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We’ll come to you.

Being constantly in contact with people who call or write because they have a problem can be a stressful job. When I gave customer service reps the chance to speak up about their experiences, they talked without inhibitions. Customer conversations can highlight funny moments - and embarrassing ones.

Here’s the skinny:

1. We are very impatient and often expect a resolution before we’ve given them a chance to find out what the problem is. Pity they don’t read minds.

2. We don’t listen very well. Repeating the same stuff a couple of times does not seem to work either.

3. We expect that all will be solved in a nanosecond, even when the problem is complex and beyond our comprehension.

4. Despite all this talk about conversation, we’re still pretty much tuned into one channel: ours.

5. We can be very inappropriate about the details we share on ourselves. Need to know is a beautiful thing.

6. The most discouraging thing is when we don’t believe them or trust them.

7. We sometimes call for really trivial things that we could deal with easily if we took the time. Still, we don’t want to.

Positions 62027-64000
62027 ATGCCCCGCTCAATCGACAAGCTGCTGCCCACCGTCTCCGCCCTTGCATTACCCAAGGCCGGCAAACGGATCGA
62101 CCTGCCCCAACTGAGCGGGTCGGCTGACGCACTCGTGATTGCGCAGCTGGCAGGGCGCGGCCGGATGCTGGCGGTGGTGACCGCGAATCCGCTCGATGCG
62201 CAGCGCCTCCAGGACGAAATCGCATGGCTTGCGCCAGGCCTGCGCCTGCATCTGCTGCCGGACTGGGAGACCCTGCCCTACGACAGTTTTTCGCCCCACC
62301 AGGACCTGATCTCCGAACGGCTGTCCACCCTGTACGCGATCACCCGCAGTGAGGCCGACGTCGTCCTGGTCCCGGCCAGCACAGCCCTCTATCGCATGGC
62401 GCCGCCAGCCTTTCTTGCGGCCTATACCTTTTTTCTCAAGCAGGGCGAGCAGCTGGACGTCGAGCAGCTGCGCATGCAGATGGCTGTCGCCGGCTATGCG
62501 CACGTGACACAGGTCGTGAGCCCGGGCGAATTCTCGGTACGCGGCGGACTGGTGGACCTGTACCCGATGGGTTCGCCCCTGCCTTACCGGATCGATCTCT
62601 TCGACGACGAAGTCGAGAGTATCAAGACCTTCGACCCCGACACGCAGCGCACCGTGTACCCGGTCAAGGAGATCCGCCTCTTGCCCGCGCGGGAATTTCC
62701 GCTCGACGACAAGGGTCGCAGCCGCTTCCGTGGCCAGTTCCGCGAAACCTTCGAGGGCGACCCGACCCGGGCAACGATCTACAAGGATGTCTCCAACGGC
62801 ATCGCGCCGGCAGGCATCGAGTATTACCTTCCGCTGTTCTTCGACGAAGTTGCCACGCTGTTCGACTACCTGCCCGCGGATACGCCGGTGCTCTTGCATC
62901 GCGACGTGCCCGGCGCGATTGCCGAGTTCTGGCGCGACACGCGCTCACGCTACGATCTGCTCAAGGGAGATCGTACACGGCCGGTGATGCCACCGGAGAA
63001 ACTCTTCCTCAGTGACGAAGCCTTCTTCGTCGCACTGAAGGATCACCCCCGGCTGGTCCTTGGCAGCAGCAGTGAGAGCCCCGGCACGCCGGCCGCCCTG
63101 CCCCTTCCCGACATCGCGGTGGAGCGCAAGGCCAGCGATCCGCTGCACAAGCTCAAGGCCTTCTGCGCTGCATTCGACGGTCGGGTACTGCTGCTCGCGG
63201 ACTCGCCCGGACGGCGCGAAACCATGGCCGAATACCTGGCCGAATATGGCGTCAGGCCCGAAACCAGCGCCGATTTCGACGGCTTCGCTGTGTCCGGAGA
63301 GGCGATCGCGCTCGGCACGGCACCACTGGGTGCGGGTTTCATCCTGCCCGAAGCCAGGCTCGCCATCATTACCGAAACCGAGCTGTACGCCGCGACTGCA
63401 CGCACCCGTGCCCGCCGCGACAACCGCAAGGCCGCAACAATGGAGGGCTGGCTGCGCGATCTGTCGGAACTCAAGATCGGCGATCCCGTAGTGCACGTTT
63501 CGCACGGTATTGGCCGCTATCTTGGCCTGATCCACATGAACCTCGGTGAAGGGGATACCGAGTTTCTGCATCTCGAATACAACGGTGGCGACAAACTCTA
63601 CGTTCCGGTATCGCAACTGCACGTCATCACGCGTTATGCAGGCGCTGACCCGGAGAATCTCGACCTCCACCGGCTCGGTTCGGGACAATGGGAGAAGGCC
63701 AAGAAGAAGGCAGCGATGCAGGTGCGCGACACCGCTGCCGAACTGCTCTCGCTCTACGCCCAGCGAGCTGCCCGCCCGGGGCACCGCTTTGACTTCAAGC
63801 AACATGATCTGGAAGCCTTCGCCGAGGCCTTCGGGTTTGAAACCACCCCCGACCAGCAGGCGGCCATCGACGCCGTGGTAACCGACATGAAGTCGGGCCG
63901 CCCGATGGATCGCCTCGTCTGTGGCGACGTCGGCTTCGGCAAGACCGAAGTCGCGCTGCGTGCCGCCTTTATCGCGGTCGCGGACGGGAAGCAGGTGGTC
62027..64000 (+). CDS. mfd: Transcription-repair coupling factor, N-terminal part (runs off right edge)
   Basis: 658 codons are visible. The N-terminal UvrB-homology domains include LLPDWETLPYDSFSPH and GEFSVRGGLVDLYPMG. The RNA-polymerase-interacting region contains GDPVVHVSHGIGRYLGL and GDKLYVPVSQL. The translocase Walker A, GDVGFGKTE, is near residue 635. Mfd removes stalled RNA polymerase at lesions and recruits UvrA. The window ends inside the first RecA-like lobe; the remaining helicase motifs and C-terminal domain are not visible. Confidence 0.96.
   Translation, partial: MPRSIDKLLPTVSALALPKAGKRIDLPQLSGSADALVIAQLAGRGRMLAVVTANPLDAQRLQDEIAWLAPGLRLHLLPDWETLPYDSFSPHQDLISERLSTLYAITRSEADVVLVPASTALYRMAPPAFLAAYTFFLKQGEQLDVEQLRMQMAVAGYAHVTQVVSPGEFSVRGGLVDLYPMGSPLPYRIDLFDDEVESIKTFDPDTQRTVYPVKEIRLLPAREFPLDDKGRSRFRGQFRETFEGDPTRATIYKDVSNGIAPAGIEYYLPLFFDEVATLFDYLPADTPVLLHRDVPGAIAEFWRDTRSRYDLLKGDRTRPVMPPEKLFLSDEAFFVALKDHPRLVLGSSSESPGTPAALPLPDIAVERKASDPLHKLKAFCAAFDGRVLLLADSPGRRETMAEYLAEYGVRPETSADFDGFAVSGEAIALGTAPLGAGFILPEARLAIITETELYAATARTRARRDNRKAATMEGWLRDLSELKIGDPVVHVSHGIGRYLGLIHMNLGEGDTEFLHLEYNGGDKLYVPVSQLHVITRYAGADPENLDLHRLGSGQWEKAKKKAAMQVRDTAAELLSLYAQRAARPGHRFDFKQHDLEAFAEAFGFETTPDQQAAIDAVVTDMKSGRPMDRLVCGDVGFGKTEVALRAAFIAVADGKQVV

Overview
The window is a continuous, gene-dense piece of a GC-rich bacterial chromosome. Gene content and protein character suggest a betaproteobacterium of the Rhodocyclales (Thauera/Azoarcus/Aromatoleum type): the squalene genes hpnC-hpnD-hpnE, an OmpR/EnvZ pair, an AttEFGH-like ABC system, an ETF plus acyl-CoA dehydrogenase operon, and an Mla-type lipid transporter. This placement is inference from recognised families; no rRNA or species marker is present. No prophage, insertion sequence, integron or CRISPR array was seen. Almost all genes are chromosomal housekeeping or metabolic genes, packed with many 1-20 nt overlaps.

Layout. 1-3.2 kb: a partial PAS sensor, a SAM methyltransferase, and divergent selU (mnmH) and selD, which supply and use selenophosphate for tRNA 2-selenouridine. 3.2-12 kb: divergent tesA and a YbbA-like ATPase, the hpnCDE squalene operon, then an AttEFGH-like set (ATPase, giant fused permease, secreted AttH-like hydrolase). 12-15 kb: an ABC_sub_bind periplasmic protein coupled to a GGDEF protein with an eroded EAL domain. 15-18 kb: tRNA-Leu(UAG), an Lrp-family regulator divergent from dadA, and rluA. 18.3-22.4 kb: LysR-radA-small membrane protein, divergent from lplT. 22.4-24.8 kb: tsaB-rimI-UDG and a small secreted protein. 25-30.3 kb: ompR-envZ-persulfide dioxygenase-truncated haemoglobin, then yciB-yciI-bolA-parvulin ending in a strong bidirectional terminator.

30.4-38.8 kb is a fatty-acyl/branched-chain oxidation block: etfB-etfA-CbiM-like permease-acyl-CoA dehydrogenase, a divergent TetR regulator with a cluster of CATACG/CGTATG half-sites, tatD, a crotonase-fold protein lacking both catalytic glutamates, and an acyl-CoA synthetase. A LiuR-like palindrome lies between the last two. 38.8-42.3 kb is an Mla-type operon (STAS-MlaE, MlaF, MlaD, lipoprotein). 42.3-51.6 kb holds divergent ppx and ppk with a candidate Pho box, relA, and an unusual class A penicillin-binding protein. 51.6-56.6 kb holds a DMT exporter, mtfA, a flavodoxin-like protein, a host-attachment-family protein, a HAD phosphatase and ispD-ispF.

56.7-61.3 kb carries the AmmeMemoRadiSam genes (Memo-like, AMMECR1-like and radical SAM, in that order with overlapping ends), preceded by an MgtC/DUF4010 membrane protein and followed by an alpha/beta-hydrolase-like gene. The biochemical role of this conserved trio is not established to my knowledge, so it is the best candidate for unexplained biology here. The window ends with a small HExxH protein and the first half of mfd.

8. A forum or online support site often contains more information than any one rep can give us. We call anyway.

9. We don’t let them diagnose the problem. That makes the solution a mismatch if we were wrong.

10. It is sometimes easier to give us advice and point us in a direction than it is to explain that all is well, there is no problem.

11. We have unrealistic expectations of what customer service reps can do for us besides helping with the problem that was the reason for our call.

12. The potential for a shouting match or a rude line is always looming in the background. That makes for an uneasy conversation. They know it, you know it.

13. We all think that all customer service reps know everything there is to know about our use of their services. Depending on the company’s diagnostic tools in place, they may not.

14. The best customer service reps are those who are not afraid to say "I don’t know" and set out to find out. We don’t think so.

15. At least one third of all answers we get are coaxed out from sheer insistence. If we were more patient, we’d get better information.

16. Although they do not cry on the phone with you, they can have some pretty depressing days because of you.

17. We are often already biased towards them because of a past experience with the company they work for.

18. We sometimes expect they solve problems that relate to the products or services offered by other companies.

19. We hang up a lot.

20. They rely on management to make the changes required. We often put them between a rock and a hard place.

21. They know that we will make the time to take customer satisfaction surveys to say how bad the service was, but not take the time to explain how good it was.

On the other hand, we could easily modify this list to make it about them. What does that say about us?

Valeria Maltoni • Conversation Agent • Philadelphia, PA •